Soman Chainani: How I Write

Chainani is the author of a New York Times bestselling young adult novel, The School for Good and Evil, which is the first in a trilogy and is being turned into a movie by Universal Pictures. We talked about his topsy-turvy path to novel writing and Hollywood.
By Andrew Chow | Published: April 1, 2014


SCAuthorPhoto2Soman Chainani graduated from college in 2001 with plans to go to business school and pursue management consulting. However, it didn’t quite pan out the way he expected. “I really messed that one up,” he says. Instead, he decided to pursue directing, screenwriting and writing novels. That last part did pan out. Cainani is the author of a New York Times bestselling young adult novel, The School for Good and Evil, which is the first in a trilogy and is being turned into a movie by Universal Pictures. We talked about his topsy-turvy path to novel writing and Hollywood.

Pursuing writing: If you can do anything else, you should. That’s what I tell writers and actors. If you really can find something else you like, please, go do that. There’s so much heartache in being an artist.

Film school: Before I went to film school, I didn’t really understand story. So the main thing I learned there was to learn how to tell a story, how to structure it. And that became super important for me. But any MFA program is extraordinary expensive.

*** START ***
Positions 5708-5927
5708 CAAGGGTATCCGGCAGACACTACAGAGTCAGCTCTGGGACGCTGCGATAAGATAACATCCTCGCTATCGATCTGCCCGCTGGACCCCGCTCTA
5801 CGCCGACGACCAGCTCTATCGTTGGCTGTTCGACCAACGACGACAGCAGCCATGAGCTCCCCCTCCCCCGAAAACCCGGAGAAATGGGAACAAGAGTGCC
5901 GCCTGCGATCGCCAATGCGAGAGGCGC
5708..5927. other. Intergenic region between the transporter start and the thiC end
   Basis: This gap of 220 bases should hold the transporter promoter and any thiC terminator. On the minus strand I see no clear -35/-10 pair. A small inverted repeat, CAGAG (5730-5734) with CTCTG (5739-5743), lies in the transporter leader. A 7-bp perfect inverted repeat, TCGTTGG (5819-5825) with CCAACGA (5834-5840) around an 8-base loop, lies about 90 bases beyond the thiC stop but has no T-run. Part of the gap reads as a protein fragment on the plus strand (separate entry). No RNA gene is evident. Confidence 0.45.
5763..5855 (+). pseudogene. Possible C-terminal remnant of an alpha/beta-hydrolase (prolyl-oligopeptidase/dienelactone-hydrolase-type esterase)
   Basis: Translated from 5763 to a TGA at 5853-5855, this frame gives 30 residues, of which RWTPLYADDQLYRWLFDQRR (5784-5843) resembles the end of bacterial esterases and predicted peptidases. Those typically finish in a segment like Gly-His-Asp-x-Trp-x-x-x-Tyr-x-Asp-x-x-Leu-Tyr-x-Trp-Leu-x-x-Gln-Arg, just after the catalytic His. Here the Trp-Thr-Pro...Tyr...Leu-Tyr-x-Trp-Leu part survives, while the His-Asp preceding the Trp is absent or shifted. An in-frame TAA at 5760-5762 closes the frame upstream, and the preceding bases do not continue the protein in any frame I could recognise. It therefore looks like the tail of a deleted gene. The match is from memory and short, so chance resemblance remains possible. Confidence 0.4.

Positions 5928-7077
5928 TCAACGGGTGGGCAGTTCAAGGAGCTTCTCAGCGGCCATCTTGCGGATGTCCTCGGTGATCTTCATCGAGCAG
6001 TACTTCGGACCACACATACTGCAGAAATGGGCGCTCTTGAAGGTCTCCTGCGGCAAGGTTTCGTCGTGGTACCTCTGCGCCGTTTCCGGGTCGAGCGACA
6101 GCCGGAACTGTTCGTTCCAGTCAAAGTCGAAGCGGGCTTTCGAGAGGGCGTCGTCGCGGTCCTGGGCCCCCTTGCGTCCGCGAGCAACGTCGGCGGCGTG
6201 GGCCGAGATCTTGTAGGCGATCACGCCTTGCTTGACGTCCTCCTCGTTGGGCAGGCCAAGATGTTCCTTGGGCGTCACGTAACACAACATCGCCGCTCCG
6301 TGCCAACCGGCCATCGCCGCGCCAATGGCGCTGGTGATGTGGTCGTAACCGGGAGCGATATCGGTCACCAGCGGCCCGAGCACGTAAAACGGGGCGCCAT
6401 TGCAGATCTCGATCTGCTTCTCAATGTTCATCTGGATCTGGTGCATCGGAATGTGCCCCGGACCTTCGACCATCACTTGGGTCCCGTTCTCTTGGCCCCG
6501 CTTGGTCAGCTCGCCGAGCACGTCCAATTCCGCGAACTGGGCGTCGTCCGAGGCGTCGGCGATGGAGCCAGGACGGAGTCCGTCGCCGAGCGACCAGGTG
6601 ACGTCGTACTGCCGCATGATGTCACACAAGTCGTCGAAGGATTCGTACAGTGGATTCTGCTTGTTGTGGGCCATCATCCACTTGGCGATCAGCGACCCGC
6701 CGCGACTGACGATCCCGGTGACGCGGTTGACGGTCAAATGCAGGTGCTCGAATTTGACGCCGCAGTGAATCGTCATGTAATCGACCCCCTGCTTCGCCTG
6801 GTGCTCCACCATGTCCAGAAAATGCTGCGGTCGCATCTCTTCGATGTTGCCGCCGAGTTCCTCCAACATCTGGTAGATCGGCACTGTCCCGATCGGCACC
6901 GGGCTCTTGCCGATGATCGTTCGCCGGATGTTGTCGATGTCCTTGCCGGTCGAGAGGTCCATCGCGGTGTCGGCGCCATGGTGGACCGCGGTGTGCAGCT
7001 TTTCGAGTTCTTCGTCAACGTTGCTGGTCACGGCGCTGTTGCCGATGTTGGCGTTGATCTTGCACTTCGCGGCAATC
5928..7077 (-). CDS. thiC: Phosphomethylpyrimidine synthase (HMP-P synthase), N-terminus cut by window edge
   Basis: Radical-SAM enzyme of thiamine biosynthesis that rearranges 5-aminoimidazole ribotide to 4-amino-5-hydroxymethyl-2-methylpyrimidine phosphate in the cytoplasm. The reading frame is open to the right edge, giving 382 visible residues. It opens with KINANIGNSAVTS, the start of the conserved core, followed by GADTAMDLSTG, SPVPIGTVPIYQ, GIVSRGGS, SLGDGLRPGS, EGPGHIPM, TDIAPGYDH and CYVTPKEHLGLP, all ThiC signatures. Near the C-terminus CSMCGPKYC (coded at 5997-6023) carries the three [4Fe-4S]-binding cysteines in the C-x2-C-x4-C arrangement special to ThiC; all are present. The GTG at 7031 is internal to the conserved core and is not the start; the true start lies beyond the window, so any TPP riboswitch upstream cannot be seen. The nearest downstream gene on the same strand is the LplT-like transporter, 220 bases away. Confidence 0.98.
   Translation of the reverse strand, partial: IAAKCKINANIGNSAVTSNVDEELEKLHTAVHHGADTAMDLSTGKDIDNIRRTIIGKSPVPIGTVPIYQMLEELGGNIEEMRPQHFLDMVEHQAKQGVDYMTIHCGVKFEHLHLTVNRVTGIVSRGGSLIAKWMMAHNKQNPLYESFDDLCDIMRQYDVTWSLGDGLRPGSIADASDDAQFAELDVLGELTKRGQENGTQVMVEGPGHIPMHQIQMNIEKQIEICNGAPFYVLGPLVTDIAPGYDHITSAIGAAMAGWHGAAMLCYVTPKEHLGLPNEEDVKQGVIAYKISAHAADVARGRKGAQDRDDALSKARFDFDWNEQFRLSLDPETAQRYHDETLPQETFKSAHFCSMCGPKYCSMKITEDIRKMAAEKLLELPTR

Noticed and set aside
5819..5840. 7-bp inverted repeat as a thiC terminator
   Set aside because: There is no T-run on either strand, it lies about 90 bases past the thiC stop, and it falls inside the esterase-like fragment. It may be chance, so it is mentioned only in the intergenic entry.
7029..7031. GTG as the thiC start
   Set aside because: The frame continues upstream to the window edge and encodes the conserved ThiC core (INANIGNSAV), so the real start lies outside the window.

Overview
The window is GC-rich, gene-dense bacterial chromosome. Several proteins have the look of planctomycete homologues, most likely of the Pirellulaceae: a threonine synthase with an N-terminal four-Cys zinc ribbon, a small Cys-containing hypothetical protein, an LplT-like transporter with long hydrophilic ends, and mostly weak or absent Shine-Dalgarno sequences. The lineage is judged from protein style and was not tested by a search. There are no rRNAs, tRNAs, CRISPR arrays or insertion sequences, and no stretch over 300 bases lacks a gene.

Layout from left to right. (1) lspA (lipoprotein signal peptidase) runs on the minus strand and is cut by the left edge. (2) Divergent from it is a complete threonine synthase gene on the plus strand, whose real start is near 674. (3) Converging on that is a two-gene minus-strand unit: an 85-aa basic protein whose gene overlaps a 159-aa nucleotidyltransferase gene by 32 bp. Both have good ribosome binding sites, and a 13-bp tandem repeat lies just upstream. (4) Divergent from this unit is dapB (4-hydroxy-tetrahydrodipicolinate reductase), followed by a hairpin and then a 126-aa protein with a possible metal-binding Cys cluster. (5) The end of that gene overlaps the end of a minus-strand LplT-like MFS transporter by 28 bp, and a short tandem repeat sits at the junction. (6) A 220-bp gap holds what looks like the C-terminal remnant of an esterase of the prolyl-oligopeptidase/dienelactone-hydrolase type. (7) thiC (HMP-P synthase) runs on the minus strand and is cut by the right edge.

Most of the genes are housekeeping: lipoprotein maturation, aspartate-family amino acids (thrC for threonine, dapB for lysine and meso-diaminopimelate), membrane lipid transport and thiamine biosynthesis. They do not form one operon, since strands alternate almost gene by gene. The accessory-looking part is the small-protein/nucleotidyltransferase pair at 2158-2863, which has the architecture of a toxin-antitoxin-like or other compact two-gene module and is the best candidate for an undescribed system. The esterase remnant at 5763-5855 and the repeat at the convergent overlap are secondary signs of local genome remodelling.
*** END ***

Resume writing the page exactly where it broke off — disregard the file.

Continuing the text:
Story building: I write stories that I want to know how they end. The School for Good and Evil is about what happens if you put a princess in an evil school, and a witch in a school “for good.” It’s a question of circumstance that I want to be able to explore. Every writer has to have these unique things that really are their strength. For me, it’s imaginative fantasy. Whatever I do now, until I stop writing, will involve world building on some level.

Process: My publisher is always asking for maps, assuming I have them. But I don’t have anything. I don’t have notebooks. I just do it from my head. As a fantasy writer, any writer who has a big ego I always assume is a hack. If you’re going to write fantasy, it’s all subconscious. You have no responsibility over it whatsoever. I never think consciously about anything, and if I do, it’s going to end up being bad.

Daily Routine: I treat writing like a job: I always write at the same time, 9-to-4 or 9-to-5. I exercise like a madman in the morning, and I’m pretty tired when I start writing, so I don’t feel restless. I also edit as I go. I don’t write a shitty first draft and then fix it. After I finish chapter eight, I’ll edit one through seven. After I finish chapter nine, I’ll edit one through eight. I’m constantly building, building, building.

Difference between screenplays and novels: When you write a novel, you have to get into a state, and just let the writing flow. With screenplays, you don’t have to get so deep into the character’s head. It’s more scientific: You’re constantly doing it in terms of economy. You’re constantly fighting against the fact that you don’t have enough space.

Advice: You have to have a big idea. These days, it’s very difficult to get your [work] through the clutter. If you have a big enough idea and make people want to read it, you’re golden. If you’re not 100 percent on the idea, an idea that you’re obsessed with and you think will help people, then do something else. 

Andrew Chow is a history and literature student at Harvard University. He has written for the Harvard Arts Blog, Harvard Crimson, TV Guide and The Santiago Times.